The way in which Stated Preference (SP) is designed and analysed is based on certain assumptions about how people behave. However, a growing body of research by psychologists and decision researches suggests that these assumptions may be inadequate. For example, it has been shown repeatedly that the same change in a service attribute is valued differently if presented as a gain or a loss, in fact a loss may be valued twice as highly as a gain. The additive compensatory model so often assumed seems to be a poor model of how people actually make choices, since in practice they use a mixture of methods. Furthermore, SP assumes people have full information, in practice they often only seek partial information. This paper addresses how this research may be used to improve the practice of SP. It begins with a brief review of some of the more significant findings of researchers in non transport disciplines, and considers how this research impacts on the practice of SP in transport, and what changes should be adopted. The recommendations are backed up by practical results from our own fieldwork. Comparative analyses of mode choice SP data are presented to illustrate the effect of differing weights for gains and losses. The way in which presentation of full information affects choices previously made on imperfect knowledge is assessed based on a study in the field in early 1995. (A) For the covering abstract see IRRD 877041.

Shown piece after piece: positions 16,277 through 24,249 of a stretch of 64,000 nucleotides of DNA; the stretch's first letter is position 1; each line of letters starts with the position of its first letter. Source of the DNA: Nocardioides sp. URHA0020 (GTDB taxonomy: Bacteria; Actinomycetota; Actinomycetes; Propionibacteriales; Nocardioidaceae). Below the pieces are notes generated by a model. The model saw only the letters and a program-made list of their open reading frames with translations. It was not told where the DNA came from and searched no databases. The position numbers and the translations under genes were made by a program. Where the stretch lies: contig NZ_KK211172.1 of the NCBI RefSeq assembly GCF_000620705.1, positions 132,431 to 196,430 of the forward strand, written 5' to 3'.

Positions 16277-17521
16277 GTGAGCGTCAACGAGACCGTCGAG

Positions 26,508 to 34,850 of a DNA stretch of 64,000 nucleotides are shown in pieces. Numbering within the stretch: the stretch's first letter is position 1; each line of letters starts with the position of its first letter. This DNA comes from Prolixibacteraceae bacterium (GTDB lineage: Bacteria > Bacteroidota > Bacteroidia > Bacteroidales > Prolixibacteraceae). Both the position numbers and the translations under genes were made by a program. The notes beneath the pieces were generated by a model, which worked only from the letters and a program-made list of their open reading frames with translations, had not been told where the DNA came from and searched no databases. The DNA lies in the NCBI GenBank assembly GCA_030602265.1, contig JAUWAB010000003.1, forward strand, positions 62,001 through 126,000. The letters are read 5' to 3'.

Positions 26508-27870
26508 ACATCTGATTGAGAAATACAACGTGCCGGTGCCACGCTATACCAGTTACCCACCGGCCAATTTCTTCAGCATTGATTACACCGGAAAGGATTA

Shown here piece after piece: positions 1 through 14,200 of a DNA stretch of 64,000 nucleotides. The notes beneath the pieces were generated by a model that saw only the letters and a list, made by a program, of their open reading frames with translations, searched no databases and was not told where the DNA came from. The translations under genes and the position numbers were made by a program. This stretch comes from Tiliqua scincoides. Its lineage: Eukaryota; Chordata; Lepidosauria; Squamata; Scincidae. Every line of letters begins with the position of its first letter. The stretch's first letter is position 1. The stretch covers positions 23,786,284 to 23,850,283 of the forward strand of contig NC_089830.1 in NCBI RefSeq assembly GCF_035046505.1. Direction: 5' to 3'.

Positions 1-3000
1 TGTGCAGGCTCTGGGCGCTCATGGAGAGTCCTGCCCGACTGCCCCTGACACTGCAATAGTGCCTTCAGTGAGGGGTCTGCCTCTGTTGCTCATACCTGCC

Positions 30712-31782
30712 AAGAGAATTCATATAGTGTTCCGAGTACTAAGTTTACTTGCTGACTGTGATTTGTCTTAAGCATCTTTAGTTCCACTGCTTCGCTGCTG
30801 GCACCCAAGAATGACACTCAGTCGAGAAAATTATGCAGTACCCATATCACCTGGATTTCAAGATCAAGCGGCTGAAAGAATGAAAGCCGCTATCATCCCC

• English

Media Info

  • Features: References;
  • Pagination: p. 73-88

Subject/Index Terms

Filing Info

  • Accession Number: 00722335
  • Record Type: Publication
  • Source Agency: Transport Research Laboratory
  • ISBN: 0-86050-283-X
  • Files: ITRD
  • Created Date: Jun 28 1996 12:00AM